Tuesday, February 28, 2006

Our man in Baghdad III.

According to Spencer Ackerman, Ambassador Zalmay "Khalilzad [is] a great diplomat." However, neither Sunnis and Shias in Iraq believe that the U.S. is trying to stay out of a civil war or serve as a "buffer" between Iraq's sects:
[T]here's one thing that's becoming clear in the wake of the reprisal killings of Sunnis: The U.S. buffer isn't holding. Saleh Mutlaq, one of the most hardline Sunni political leaders, complained to The New York Times that "Sunni leaders felt betrayed that American soldiers did not stop the marauding Shiite militiamen on Wednesday." A member of a different, larger Sunni political faction--which for now has abandoned talks on the shape of the next government--bitterly told the paper the paper that "The security portfolio is in the hands of the Americans, but yesterday we didn't see any Humvees." According to the Times, the U.S. military is waiting for the next 48 hours to decide whether "a more visible American presence might be needed--in effect, sending American forces back into areas that they had turned over to the Iraqis." Mutlaq compares such relative inaction to the decision not to stop the looting that took place after the fall of Baghdad--with the clear implication that, now as then, the consequences will be disastrous, as Iraqis perceive the United States, during a moment of crisis, to be the worst of all things: an indifferent occupier.
As far as I can tell from Ackerman, Khalilzad has
At the risk of repeating myself, why does Ackerman think that "Khalilzad's a great diplomat"?

eta: Wikipedia helpfully points to this profile of Khalilzad in The New Yorker, from last December.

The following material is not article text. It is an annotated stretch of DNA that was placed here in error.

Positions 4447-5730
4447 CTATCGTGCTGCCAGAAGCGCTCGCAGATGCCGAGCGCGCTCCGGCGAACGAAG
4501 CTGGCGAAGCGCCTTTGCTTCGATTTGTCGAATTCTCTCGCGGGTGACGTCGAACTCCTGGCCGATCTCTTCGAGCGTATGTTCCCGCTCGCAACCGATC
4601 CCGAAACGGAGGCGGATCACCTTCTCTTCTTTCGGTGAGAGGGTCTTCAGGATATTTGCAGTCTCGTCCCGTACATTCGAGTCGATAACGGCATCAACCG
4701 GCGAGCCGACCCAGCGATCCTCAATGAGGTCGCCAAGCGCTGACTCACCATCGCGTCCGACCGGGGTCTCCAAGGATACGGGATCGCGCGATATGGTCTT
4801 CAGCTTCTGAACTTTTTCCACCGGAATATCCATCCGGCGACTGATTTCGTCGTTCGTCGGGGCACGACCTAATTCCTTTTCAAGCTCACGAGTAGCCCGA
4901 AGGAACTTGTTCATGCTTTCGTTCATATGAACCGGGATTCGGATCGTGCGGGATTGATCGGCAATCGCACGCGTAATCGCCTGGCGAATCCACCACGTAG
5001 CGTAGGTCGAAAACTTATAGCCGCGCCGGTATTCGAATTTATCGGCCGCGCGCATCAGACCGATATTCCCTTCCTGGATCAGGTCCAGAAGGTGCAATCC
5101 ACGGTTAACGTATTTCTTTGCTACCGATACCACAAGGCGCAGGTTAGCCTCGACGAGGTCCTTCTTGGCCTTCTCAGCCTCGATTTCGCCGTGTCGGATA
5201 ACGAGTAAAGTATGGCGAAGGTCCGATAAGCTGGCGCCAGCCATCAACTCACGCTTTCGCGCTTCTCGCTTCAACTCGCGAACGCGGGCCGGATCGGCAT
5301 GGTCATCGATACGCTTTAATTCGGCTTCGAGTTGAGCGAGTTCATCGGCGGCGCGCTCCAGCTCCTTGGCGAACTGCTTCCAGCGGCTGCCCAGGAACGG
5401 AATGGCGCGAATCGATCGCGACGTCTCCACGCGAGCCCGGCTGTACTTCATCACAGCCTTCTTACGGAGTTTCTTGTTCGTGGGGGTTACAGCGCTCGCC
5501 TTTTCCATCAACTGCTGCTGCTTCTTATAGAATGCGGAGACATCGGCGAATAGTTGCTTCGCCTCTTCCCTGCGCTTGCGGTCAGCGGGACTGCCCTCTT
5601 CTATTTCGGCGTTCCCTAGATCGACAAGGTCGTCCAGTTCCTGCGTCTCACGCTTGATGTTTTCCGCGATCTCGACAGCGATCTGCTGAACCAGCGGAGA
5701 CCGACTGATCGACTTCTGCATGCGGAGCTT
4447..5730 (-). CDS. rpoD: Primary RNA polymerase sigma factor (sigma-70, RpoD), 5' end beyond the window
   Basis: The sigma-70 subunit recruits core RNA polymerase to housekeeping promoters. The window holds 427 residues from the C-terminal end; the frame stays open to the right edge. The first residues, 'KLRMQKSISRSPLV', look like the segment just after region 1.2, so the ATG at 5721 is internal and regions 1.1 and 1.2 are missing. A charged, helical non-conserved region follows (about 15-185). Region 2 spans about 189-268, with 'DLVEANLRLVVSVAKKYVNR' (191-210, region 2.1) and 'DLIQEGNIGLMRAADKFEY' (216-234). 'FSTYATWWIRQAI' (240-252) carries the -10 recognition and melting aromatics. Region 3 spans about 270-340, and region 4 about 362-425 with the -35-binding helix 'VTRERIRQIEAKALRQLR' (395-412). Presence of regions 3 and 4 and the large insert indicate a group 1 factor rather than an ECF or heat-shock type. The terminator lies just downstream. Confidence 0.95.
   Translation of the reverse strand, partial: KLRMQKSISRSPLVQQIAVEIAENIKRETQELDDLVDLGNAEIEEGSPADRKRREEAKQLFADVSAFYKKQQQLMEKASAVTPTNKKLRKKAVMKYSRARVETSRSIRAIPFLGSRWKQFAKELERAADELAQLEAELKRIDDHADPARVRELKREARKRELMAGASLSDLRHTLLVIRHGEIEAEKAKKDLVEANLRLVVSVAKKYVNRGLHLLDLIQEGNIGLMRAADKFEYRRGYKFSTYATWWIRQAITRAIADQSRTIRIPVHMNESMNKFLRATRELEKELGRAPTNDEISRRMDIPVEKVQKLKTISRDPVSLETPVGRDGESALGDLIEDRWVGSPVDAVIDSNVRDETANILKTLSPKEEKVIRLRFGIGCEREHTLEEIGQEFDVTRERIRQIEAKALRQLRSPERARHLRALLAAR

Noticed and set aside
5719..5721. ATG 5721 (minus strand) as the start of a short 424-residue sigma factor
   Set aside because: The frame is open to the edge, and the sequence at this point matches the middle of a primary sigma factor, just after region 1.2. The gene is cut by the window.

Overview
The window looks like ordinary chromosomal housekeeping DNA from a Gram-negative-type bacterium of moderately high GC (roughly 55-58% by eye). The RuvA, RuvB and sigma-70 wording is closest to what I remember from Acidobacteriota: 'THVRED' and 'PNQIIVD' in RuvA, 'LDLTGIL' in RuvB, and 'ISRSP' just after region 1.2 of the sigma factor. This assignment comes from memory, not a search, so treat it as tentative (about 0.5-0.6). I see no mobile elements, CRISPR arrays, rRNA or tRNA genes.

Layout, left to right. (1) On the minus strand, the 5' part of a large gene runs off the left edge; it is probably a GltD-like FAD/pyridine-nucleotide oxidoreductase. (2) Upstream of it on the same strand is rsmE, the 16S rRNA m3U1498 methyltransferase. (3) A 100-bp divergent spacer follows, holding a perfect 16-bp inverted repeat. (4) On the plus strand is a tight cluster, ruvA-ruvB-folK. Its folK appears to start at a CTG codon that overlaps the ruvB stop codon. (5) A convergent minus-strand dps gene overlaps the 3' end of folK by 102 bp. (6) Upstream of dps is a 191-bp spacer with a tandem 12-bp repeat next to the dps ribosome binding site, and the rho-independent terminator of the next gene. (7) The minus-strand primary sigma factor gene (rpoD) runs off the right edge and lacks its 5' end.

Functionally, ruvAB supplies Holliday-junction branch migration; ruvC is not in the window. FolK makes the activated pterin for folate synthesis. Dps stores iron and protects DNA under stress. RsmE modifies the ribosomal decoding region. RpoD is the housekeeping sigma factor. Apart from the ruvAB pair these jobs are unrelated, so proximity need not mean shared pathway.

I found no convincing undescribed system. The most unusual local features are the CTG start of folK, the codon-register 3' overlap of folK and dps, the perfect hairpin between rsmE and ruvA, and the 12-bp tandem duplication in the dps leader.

Second cities.

Coming from Shanghai, Howard French visits Osaka and finds that "the scent of stagnation hangs unmistakably in the air." (Picture links to separate photo album.)

Monday, February 27, 2006

Why you would have to pay me to watch FOX News.

eta: Gregory Djerejian rebuts the "civil war -- a good thing" meme.

Rabies aside.

This sentence seems to capture something ineffable about Malcolm Gladwell's writing (which I often like very much):
If you look, in fact, at emergency room statistics, you'll see that more people are admitted every year for non-dog bites than dog-bites -- which is to say that when you see a Pit Bull, you should worry as much about being bitten by the person holding the leash than the dog on the other end.
I have no reason to question Gladwell's characterization of emergency-room statistics, but the second half of the sentence, though cute, certainly does not follow from the first.

Sunday, February 26, 2006

What we need now is another Cold War.

With all the attention this week on the potential UAE management of U.S. ports and the incipient civil war in Iraq, it sure would be nice for the administration to have another enemy to worry about. Someone to divert attention for a few news cycles from the global war on terrorism. Wait -- here's an idea:
The Bush administration is quietly exploring ways of recalibrating U.S. policy toward Russia in the face of growing concerns about the Kremlin's crackdown on internal dissent and pressure tactics towards its neighbors, according to senior officials and others briefed on the discussions.

Vice President Cheney has grown increasingly skeptical of Russian President Vladimir Putin and shown interest in toughening the administration's approach. ...
Peter Baker, "Russian Relations Under Scrutiny," Washington Post A1 (Feb. 26, 2006).

Cheney is "skeptical" of Putin now? I don't think so. He's been fighting the Cold War since he was a graduate student. And Putin's government has been suppressing dissent for years -- worrying about it now smacks of closing the barn door after the horses have hit the state line.

What I don't understand is whom Peter Baker thinks he's fooling. Anyone with a second-grade education can read the first two sentences of this article and understand that the Vice President's office cooperated with Baker, at the very least. So why does Peter Baker tell us that the Administration is "quietly" exploring its policy options? In my world, "quiet" government
action is the sort that isn't leaked to appear on the front page of the Sunday papers. This tells me is that Peter Baker is more interested in carrying water for his sources in the Administration than in telling his readers what is going on. A reason not to pay for the Post.